The Librarian of Basra: A True Story from Iraq By Jeanette Winter


The Librarian of Basra by Jeanette Winter

An absolutely lovely book that naturally friends have been urging me to read for quite a while, and it didn’t disappoint.  The story is about the invasion of Iraq in 2003 and how the chief librarian of Basra’s Central Library, Alia Muhammad Baker, “managed to save 70% of the library’s collection before the library was burned to the ground nine days later” (A note from the Author).  The large hardback brightly illustrated pictures show children the seriousness of war without frightening them.  The text also maintains this delicate balance as it conveys Alia Muhammad Baker’s fear and urgency in trying to save the books without overwhelming the reader.  The AR level is 3.2 and I think younger students can appreciate the importance of libraries and knowledge and preserving it.  While at the same time, older students can appreciate what is destroyed, possibly inadvertently in a war, and how individuals can make a difference.  The book scratches the surface and I’ve read some harsh critiques of the book claiming that their are glaring omissions as to why the library was destroyed, who destroyed it, why the soldiers look as they do etc.  But honestly I choose to take it at face value and to appreciate that this book exists, that the characters and community in the book care enough to save nearly 30,000 books and that it is presented in a way accessible to children.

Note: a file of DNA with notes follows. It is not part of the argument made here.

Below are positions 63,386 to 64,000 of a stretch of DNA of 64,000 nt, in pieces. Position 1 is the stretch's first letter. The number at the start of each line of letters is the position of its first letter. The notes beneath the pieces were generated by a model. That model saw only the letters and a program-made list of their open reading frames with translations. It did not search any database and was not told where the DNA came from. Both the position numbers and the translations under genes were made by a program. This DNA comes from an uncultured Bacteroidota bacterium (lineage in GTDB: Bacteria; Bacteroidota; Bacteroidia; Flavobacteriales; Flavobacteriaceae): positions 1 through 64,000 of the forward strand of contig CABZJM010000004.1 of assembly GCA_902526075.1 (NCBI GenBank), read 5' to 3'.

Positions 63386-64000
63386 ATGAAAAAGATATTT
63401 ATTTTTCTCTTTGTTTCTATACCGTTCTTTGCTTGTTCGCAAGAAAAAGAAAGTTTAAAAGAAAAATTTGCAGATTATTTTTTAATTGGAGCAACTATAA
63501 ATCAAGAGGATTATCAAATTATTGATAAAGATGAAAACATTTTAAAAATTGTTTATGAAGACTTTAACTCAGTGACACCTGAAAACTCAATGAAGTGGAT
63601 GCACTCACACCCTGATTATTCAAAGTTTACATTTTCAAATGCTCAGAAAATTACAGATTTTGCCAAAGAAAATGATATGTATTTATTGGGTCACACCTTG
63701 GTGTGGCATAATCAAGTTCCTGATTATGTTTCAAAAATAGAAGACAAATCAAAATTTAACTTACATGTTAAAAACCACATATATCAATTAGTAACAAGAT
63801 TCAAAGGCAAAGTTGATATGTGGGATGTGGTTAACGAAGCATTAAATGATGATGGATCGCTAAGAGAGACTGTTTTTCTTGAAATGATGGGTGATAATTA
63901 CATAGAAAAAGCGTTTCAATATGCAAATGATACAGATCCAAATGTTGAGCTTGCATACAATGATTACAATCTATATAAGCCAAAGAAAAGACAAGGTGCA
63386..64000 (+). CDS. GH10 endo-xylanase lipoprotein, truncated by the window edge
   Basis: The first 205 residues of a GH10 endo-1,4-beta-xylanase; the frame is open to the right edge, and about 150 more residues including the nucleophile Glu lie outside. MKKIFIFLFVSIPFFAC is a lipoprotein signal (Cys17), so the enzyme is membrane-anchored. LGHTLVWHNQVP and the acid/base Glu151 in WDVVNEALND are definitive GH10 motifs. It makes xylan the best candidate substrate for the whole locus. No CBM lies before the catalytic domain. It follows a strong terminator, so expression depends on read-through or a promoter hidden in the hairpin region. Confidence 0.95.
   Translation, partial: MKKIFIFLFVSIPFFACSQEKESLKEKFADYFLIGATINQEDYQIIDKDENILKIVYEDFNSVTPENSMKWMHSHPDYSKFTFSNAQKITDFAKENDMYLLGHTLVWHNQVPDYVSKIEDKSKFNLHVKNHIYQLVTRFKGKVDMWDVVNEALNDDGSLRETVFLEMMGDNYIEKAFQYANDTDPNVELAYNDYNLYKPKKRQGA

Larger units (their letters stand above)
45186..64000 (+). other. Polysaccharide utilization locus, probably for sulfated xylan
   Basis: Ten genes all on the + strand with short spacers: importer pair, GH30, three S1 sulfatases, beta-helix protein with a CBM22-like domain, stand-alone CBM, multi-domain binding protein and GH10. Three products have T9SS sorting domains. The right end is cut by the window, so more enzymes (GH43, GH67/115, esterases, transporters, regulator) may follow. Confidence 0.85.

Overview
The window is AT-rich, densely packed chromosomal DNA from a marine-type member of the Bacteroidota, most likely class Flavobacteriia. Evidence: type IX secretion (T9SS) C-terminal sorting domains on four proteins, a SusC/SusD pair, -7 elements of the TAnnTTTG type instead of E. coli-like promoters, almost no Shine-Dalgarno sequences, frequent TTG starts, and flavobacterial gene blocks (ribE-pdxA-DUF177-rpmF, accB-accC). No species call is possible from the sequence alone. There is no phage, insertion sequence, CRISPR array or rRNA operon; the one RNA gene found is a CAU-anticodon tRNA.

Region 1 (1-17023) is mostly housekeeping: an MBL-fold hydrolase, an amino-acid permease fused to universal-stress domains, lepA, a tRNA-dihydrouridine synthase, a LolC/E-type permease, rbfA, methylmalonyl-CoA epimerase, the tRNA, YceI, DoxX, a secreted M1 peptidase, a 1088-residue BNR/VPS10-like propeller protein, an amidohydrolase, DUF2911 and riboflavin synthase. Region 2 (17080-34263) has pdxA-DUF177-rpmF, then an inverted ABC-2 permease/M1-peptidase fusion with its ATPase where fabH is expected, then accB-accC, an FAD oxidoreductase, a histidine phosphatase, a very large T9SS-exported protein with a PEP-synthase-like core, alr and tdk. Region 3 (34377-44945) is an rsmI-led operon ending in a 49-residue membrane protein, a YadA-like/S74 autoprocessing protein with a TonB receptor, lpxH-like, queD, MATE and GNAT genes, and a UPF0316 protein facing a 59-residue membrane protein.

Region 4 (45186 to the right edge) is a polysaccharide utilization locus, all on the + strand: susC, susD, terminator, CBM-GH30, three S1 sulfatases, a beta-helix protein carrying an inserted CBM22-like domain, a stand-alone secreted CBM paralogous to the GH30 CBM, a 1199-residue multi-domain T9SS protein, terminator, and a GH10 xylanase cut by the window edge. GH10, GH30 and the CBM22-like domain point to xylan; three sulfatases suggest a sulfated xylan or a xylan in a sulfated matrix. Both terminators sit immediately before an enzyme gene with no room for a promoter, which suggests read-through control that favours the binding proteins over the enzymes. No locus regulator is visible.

Some Links:

How the Author acquired and retold the story:

Fourth grade lesson plan:

3 responses »

  1. Pingback: Nasreen’s Secret School: A True Story From Afghanistan by Jeanette Winter | Notes from an Islamic School Librarian

  2. Pingback: Alia’s Mission: Saving the Books of Iraq by Mark Alan Stamaty | Notes from an Islamic School Librarian

  3. Pingback: Examining Arab and Muslim librarians in fiction – Pop Culture Library Review

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